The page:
LDS Captain's Life Remembered
By Kathryn H. Kidd

When a suicide bomber walked into a mess hall in Mossul, Iraq, four days before Christmas and blew himself to smithereens, the highest ranking soldier who was killed in the carnage was an LDS father of four.


Captain Bill Jacobsen, who had gone to Iraq because he wanted to give the Iraqi people the same freedoms that he enjoyed as an American, was killed on his ninth wedding anniversary by one of the people whose freedom he was trying to ensure.


Bill’s only goal in Iraq was to get all his soldiers home safely at the end of their tour. His 174 troops had been put in his care, and he never forgot it. Instead, he was one of six who came back to their home base only six weeks after they had been deployed – not for a reunion with their families, but for burial.

Bill was such an exemplary soldier that Maj. Timothy Gauthier said the brigade colonel who called to tell him about Bill’s death couldn’t contain his emotions. Gauthier said, “He sounded as if he had lost his own son.” In a memorial ceremony in Mosul , that same brigade colonel said Bill’s death “tore at the fiber of my soul.”

For Bill and the troops he commanded in Company A, 1st Battalion, 24th Infantry, serving in Iraq was an eye-opening experience. Bill had never seen a dead body, and he had never been shot at until he was deployed to Iraq . But Bill was a natural leader, and he took it all in stride.


The Army taught Bill how to use lethal force to subdue the enemy, but he preferred to set an example. He wanted to fight only if there was no other alternative. He wanted to show the people of Iraq that American soldiers might be powerful, but they were also good.


As he walked down the streets of Mosul with his soldiers, he was likely to tell a local barber that he wished he had time to stop in for a haircut. He listened to the local people, and he tried to reassure them that Americans were there to help them – not to take away what little they had. His soldiers loved him, and they were eager to follow his example.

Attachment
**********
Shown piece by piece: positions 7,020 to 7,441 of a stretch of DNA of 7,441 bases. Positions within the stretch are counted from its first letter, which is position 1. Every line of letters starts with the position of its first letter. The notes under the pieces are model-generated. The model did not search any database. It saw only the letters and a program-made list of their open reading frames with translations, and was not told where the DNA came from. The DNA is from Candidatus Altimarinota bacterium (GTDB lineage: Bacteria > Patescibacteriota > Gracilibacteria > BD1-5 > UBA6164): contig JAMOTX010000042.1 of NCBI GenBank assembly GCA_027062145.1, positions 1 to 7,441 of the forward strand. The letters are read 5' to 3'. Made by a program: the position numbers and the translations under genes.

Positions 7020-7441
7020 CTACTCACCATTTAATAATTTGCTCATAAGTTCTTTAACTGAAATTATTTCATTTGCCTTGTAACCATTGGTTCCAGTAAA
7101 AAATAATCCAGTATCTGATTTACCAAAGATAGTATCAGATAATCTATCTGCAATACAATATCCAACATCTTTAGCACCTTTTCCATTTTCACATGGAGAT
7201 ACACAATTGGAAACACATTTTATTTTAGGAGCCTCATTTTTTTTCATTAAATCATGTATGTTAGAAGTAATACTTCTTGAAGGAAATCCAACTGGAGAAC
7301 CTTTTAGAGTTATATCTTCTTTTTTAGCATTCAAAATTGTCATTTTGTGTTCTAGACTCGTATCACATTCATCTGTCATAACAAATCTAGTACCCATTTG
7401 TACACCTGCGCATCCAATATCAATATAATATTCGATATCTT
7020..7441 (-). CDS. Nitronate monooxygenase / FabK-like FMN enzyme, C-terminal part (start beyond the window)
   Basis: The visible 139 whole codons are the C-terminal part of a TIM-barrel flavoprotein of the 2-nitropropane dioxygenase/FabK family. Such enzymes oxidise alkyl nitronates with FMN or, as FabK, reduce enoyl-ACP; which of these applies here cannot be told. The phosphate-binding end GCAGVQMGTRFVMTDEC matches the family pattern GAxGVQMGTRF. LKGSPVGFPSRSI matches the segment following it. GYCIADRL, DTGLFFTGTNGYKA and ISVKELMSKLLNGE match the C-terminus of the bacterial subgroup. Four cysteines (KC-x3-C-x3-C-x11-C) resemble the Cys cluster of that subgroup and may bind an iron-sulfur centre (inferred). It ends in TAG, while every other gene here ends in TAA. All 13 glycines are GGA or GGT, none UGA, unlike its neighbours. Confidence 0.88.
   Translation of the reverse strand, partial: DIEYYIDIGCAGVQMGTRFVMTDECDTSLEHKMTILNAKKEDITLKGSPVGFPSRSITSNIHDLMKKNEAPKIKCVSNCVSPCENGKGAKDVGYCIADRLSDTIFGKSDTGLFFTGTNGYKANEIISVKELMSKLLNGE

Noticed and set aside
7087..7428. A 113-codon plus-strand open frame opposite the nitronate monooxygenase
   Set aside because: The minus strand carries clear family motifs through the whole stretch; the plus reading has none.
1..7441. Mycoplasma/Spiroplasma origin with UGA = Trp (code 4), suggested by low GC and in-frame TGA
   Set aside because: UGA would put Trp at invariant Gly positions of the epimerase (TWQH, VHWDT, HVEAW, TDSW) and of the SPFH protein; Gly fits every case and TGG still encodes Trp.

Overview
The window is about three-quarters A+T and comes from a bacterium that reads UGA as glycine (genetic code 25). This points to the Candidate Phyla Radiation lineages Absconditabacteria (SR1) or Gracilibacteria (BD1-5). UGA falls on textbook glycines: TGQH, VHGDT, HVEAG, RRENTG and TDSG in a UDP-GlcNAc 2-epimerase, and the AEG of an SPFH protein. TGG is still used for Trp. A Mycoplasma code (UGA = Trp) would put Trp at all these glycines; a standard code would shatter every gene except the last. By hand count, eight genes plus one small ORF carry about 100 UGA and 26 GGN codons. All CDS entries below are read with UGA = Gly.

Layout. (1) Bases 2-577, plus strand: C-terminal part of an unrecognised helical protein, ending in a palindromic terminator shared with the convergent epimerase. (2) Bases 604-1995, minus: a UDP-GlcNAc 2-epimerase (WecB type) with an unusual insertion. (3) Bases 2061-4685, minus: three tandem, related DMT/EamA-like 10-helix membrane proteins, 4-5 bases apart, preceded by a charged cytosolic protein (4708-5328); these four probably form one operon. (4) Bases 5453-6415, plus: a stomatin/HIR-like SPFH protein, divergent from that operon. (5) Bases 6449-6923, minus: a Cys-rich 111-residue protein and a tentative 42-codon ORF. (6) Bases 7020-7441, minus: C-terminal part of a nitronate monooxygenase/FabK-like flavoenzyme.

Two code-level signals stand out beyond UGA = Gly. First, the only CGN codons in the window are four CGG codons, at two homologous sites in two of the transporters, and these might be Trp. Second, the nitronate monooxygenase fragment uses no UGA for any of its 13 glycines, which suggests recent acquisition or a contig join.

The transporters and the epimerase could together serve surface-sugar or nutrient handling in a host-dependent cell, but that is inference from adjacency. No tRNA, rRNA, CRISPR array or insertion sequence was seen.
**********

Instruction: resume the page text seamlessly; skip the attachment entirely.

Newspaper reporters who were in Iraq to cover the war gravitated to Bill. In the brief time he was there, stories about his adventures appeared in the New York Times and the Chicago Tribune . The Trib described Bill sitting on top of a tank like a king on his throne, sitting in judgment over a parade of Iraqi citizens who were led before him.


As a terrified Iraqi detainee would be brought forward, Bill would either signal dramatically that the man was to be let go, or indicate, equally dramatically, that the prisoner was to be detained. The locals were amazed that the American could tell who harmless citizens were and who the insurgents were, just by looking at them. What they didn’t know was that an Iraqi informant was sitting in the tank and watching the whole scene on video. As citizens were brought forward, the informant was telling Bill over a hidden microphone which citizens he should arrest.